How Your Furnace Can Trigger Your Allergies
Have you ever noticed when you start your heating for the first time in the fall, you’re sneezing more than usual? While spring allergies often get a worse reputation, fall allergies are still very common and many people struggle with them. For some, fall allergies can be even worse than spring thanks to temps impairing our immune systems and from starting up our equipment. This could leave you thinking, can furnaces make allergies worse in the U.S., or even cause them?
While furnaces can’t create allergies, they could aggravate them. How? During the summer months, dust, dander and other pollutants can build up in heating ducts. When the cold temps arrive and we switch our heating on for the first time, all those allergens are now distributed through the ductwork and move through our houses. Luckily, there are things you can do to stop your furnace from worsening your allergies.
How to Keep Your Furnace from Triggering Your Allergies
- Change Your HVAC Filter. Routinely replacing your filters is one of the best tasks you can perform to minimize your allergies at any time of the year. Fresh filters are ideal for trapping the allergens in your house’s air, helping to keep you breathing easy.
- Dust Your Air Ducts. Not only do particulates collect in your HVAC filters, but in your vents as well. An air duct cleaning may help ease allergy symptoms and help your HVAC system work more efficiently. When you request an air duct cleaning, repair techs review and clean components like your supply/return ducts and registers, grilles and diffusers.
- Keep Your Furnace in Good Working Order. Adequate HVAC maintenance and routine service are another excellent way to both boost your house’s air quality and keep your furnace working as smoothly as possible. Before switching your heat on for the first time, it could help to have an HVAC tech complete a maintenance inspection to confirm your filters and air ducts are clean and everything else is in excellent condition.
Allergies and recurring illness can be annoying, and it can be tough to learn what’s creating or worsening them. Here are some extra FAQs, including answers and suggestions that can help.
Is Forced Air Harmful for Allergies?
Allergy sufferers are usually told that forced air heating might irritate your allergies even more. Forced air systems can circulate allergens through the air, leading you to breathing them in more frequently than if you used a radiant heating system. While it’s correct forced air systems might make your allergies more severe, that is only if you ignore appropriate maintenance of your furnace. Other than the things we listed previously, you can also:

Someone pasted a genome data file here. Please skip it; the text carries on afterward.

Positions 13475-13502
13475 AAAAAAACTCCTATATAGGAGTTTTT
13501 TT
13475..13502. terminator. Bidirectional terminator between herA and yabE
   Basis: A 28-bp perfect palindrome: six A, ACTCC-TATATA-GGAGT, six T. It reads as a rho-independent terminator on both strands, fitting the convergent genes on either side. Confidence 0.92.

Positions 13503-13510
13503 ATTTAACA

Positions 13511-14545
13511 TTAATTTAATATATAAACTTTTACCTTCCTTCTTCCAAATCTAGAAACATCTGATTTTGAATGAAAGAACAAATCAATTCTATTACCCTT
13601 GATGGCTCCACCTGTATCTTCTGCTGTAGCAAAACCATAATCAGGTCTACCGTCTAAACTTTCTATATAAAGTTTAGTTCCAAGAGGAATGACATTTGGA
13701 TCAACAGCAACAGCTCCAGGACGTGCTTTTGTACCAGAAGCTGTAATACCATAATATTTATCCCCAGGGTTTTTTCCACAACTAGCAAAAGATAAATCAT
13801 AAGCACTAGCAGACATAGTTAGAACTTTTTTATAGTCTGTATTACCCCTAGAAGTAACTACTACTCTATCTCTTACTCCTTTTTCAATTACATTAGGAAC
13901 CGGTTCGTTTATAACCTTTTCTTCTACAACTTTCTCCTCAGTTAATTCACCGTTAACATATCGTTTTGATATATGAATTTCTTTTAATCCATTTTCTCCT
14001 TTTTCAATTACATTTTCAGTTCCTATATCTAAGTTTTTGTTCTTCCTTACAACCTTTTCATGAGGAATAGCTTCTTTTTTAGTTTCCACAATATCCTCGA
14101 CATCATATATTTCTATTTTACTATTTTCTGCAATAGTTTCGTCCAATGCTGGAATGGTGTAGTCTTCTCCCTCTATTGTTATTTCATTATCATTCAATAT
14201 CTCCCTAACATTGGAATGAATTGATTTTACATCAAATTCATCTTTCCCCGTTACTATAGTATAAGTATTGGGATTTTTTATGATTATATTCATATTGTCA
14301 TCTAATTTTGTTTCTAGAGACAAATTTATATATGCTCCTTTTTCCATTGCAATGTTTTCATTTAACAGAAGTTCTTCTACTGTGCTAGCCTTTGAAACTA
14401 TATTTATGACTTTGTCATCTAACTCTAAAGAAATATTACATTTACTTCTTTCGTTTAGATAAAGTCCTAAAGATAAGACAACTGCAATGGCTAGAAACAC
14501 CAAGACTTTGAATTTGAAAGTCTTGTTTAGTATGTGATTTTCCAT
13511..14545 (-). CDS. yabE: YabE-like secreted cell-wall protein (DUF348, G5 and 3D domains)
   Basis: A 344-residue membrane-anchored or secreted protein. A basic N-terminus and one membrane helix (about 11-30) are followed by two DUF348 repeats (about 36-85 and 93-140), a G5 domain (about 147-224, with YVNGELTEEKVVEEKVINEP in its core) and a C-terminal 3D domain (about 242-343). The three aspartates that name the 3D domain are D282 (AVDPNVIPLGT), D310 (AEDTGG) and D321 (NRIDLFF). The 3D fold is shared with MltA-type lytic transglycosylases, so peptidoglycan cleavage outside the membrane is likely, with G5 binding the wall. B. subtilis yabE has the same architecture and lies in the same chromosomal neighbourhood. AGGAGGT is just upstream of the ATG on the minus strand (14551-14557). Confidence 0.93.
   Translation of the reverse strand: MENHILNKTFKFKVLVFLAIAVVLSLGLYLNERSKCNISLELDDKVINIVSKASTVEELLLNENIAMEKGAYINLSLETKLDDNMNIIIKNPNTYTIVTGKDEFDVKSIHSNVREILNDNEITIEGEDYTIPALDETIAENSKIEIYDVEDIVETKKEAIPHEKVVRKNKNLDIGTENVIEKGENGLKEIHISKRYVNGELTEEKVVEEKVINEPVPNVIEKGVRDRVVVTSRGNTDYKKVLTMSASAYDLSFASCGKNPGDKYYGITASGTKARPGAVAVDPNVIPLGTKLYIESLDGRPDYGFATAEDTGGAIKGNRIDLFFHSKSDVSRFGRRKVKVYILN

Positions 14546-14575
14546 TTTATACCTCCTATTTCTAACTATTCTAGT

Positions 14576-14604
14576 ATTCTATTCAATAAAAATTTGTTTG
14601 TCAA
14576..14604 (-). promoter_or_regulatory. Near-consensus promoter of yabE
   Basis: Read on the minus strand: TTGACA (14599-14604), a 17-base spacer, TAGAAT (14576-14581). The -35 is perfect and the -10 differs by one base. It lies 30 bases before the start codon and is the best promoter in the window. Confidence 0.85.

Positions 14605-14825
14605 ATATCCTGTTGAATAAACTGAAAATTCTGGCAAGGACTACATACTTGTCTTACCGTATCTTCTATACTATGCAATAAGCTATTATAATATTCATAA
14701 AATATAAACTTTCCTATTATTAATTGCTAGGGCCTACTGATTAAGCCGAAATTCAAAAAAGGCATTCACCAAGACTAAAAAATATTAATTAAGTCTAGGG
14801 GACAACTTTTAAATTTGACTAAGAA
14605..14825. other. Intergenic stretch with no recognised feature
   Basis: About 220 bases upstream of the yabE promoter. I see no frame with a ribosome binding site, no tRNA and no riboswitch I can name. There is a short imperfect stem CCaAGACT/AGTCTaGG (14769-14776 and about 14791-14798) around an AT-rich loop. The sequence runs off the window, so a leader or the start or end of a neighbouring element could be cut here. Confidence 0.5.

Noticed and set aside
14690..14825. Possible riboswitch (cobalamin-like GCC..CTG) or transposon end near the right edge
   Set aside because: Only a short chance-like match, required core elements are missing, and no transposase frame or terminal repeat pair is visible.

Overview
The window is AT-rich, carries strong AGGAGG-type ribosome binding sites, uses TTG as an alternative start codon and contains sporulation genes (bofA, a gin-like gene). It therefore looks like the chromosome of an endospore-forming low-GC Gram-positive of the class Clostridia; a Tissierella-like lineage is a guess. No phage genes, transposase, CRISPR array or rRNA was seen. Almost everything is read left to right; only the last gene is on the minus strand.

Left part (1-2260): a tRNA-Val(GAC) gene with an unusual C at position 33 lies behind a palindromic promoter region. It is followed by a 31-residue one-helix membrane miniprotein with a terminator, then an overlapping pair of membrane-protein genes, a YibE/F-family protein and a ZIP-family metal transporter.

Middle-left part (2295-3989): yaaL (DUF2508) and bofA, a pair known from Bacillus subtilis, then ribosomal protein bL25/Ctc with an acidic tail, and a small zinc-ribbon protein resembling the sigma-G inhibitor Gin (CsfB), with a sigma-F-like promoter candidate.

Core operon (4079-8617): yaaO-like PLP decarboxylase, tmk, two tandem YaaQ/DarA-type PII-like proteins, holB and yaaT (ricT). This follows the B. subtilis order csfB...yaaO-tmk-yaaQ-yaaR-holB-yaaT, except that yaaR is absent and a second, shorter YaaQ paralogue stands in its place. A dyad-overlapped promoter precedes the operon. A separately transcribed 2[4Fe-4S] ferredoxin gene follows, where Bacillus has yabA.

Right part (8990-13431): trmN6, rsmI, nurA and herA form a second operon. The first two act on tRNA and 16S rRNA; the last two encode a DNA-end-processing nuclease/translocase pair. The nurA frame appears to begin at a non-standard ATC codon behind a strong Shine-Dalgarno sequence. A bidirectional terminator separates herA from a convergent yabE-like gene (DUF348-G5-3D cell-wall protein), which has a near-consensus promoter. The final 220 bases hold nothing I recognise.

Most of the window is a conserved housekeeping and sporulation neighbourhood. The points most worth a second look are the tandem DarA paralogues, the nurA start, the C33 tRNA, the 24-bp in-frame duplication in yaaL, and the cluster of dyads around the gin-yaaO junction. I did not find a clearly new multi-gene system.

- Dust and vacuum your house frequently. If there aren’t dust, dander or mold spore particles to clog your air ducts, your air system can’t carry them into the air, and you can’t inhale them. Some extra cleaning ideas are:
- Ensure your vacuum has a HEPA filter.
- Dust before vacuuming.
- Clean your curtains routinely, as they are a typical hiding place of allergens.
- Don’t forget to clean behind and under furniture.
- Check your house’s moisture levels. Increased humidity levels can also lead to more severe allergies. Humidity causes mold growth and dust mites. Installing a dehumidifier with your HVAC system keeps moisture levels under control and your indoor air quality much fresher.
What is the Top Furnace Filter for Allergies?
In general, HEPA filters are ideal if you or someone in your family struggles with allergies. HEPA filters are rated to filter 99.97 to 99.99% of particles, such as dust, pollen and dirt. These filters have a MERV rating of 17-21, depending on the type. This rating illustrates how thoroughly a filter can take pollutants from the air. Due to their high-efficiency filtration materials, HEPA filters are thick and can reduce airflow. It’s helpful to contact Service Experts Heating, Air Conditioning & Plumbing to ensure your heating and cooling system can run correctly with these high efficiency filters.
Can Clogged Filters or Air Ducts Make Me Sick?
Old filters can harbor particles and allow poor quality air to circulate. This also applies to filthy vents. If you inhale these particles it can cause sneezing, coughing or other asthma-related issues, depending on your sensitivity.
It’s beneficial to swap out your HVAC filter after 30-60 days, but here are some indications you might need to more frequently:
- It’s taking more time for your system to cool or heat your house.
- You find more dust in your house.
- Heating and cooling bills are increasing with no obvious reason.
- Your allergies are getting worse.
- Symptoms your air ducts require cleaning include:
- The metal is covered in dust.
- Dusty supply and return vents.
- Mold in your furnace, air conditioner, heat pump or air handler.
- Dust coming from your vents when your HVAC system is working.
- Your house is often dusty, regardless of frequent cleaning.
Your health and comfort are our greatest priority at Service Experts Heating, Air Conditioning & Plumbing. Whether it’s furnace repair now.
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